The inside and outside surfaces of the plastic venous tubing 60 are treated to prevent clot formation on the outside of the indwelling venous tubing. One method involves bonding of a hydrophilic colloid to the surface of the venous tubing. For instance, polyvinylpyrolidone can be chemically bonded to the surface of the venous tubing by radiation. An alternative is the sulphonation of the plastic surface. These treatments render the plastic surface water wettable and less likely to induce platelet activation and clotting. The presence of a hydrophillic colloid on the surface of the tubing renders it thrombus resistant. The surface treatment may also be by sulphonation which in addition to rendering the surface wettable with water possesses unique anticoagulant properties. These treatments have an added advantage in that they prevent air bubbles from adhering to the surface of the tubing. Small bubbles are often difficult to dislodge. The venous tubing 60 also has metered radiopaque markers located in the wall of the tubing allowing identification by radiography together with linear measurement which makes it possible to quantitate an exact length of tubing that must be inserted or withdrawn to position the tip of the venous tube at a selected target. The markers which are placed in the transverse direction will quantitatively detect the extent of malplacement of the tubing by radiography while the patient is on the operating table. This often spares the patient subsequent surgery to correct an inadvertent malplacement. The rigid transverse markers are placed at stated intervals of 2 to 3 mm. The transverse rigid bands 62 render the flexible venous tubing kinkproof as described in U.S. Pat. No. 4,662,404 which is incorporated herein by reference. In addition, the markers are spaced exactly to measure distance. The kink proof feature is important when the venous tubing must make an acute bend of 180° to enter the jugular vein. The kink proof feature allows the tubing to have a much thinner wall thickness. Thin tubing is much more susceptible to kinking and therefore flexible tubing must have an appreciable wall thickness to prevent this. With thin walled tubing, the internal lumen can be larger or the outside diameter reduced. As noted by U.S. Pat. No. 4,662,404, when the tubing is kink proof even thin walled tubing does not kink. This kink proof feature is especially important in children where the 180° bend must be quite acute. In addition to these safeguards, the tip 63 of the venous tubing 62 contains a small ring of ferrite 64 which is incorporated into the wall of the tubing. This enables the surgeon to detect the position of the venous tip on the operating table either with or without the use of X-rays. Without X-rays, the surgeon can detect the presence of the ferrite tip 63 of the tubing 60 with a modified Gauss meter, a so called dip meter. The knowledge that the tip of the tubing is in an area of rapid blood flow, such as the atrio-caval junction, is of extreme importance to the surgeon. When it has been ascertained that the tip of the venous tubing is in the proper location, the excess tubing is cut off and the venous tubing is connected to the outlet port 61 of the valve 40.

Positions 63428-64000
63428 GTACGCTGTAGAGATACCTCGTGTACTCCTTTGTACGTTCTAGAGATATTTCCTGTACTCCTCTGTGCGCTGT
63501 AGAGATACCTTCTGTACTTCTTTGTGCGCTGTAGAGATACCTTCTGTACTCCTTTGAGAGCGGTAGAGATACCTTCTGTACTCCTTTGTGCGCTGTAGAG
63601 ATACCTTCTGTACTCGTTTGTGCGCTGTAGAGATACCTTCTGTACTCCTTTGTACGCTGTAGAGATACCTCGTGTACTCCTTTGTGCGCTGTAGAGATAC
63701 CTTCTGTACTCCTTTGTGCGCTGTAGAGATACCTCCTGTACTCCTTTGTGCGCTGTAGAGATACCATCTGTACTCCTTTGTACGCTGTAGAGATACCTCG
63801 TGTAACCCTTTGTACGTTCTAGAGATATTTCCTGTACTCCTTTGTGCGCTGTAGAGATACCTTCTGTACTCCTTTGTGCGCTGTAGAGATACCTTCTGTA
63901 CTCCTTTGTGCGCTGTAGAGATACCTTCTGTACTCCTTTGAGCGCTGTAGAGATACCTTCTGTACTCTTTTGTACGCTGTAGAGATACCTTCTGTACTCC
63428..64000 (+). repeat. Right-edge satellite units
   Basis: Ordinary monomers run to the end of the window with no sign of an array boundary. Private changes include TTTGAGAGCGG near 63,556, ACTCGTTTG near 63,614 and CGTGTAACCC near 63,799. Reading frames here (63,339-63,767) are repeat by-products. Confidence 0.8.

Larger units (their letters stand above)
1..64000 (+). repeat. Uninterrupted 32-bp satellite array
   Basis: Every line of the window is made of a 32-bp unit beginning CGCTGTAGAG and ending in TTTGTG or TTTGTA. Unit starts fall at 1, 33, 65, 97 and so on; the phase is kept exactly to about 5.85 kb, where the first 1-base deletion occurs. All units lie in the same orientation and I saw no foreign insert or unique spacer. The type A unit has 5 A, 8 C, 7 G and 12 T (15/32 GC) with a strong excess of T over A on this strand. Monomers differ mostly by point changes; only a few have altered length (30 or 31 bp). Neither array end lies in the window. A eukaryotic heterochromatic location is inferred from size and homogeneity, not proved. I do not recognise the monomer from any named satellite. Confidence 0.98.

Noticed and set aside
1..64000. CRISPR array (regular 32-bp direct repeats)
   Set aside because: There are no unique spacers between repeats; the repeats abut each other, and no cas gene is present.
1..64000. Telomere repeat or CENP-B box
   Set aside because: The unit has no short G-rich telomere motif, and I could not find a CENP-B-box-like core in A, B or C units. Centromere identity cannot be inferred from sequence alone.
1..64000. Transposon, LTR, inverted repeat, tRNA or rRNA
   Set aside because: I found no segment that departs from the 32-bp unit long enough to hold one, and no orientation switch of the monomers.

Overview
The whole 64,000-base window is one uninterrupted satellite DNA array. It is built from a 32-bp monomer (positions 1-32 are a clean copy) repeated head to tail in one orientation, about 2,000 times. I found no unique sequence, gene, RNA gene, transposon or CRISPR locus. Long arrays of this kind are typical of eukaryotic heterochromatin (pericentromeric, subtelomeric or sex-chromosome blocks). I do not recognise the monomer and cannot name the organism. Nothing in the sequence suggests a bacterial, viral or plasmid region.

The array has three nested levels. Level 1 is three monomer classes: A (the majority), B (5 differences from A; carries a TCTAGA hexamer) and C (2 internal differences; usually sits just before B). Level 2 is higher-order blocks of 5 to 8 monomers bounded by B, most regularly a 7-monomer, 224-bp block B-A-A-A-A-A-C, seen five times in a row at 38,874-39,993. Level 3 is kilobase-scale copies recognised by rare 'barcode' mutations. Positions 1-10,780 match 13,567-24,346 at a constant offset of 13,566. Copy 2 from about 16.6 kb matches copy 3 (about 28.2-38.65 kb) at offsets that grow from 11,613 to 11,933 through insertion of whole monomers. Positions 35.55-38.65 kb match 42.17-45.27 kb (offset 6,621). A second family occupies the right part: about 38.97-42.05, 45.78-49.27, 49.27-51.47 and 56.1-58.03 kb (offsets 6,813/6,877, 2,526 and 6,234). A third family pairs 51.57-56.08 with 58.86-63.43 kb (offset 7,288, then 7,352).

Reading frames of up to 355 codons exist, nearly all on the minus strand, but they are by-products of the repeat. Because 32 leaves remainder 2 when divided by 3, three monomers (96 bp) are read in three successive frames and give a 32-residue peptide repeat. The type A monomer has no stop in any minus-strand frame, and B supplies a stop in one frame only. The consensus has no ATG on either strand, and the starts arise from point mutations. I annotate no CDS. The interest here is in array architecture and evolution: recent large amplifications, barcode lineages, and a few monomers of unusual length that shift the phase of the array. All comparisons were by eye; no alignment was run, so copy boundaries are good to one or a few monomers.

The completed operation is illustrated in FIG. 18 with enlargements of various aspects shown in FIGS. 19 and 20. Formerly, a great deal of time was required to insert a peritoneovenous shunt. Ascitic patients are weakened and tolerate prolonged surgery poorly. Therefore, the design of the shunt including the valve, the venous and peritoneal collecting tubes and the apparatus supplied for its insertion all must be designed for a rapid insertion. The present shunt allows for percutaneous insertion of the tubes. The shunt and all of the tools required for rapid insertion are supplied to the surgeon as an integral unit in kit form.
FIG. 18 is a schematic view of a patient after insertion of the ascites valve. The venous tube extends from the atrio-caval junction down to the valve which is implanted subcutaneously parallel with the largest plane of the valve imbedded in the subcutaneous tissue parallel to the skin and muscle layers. The peritoneal tube extends from the lower end of the valve into the peritoneal cavity. The skin and subcutaneous tissue cover the valve without causing a protusion.
In the foregoing description, the invention has been described with reference to a particular preferred embodiment, although it is to be understood that specific details shown are merely illustrative, and the invention may be carried out in other ways without departing from the true spirit and scope of the following claims.
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Effective date: 20000528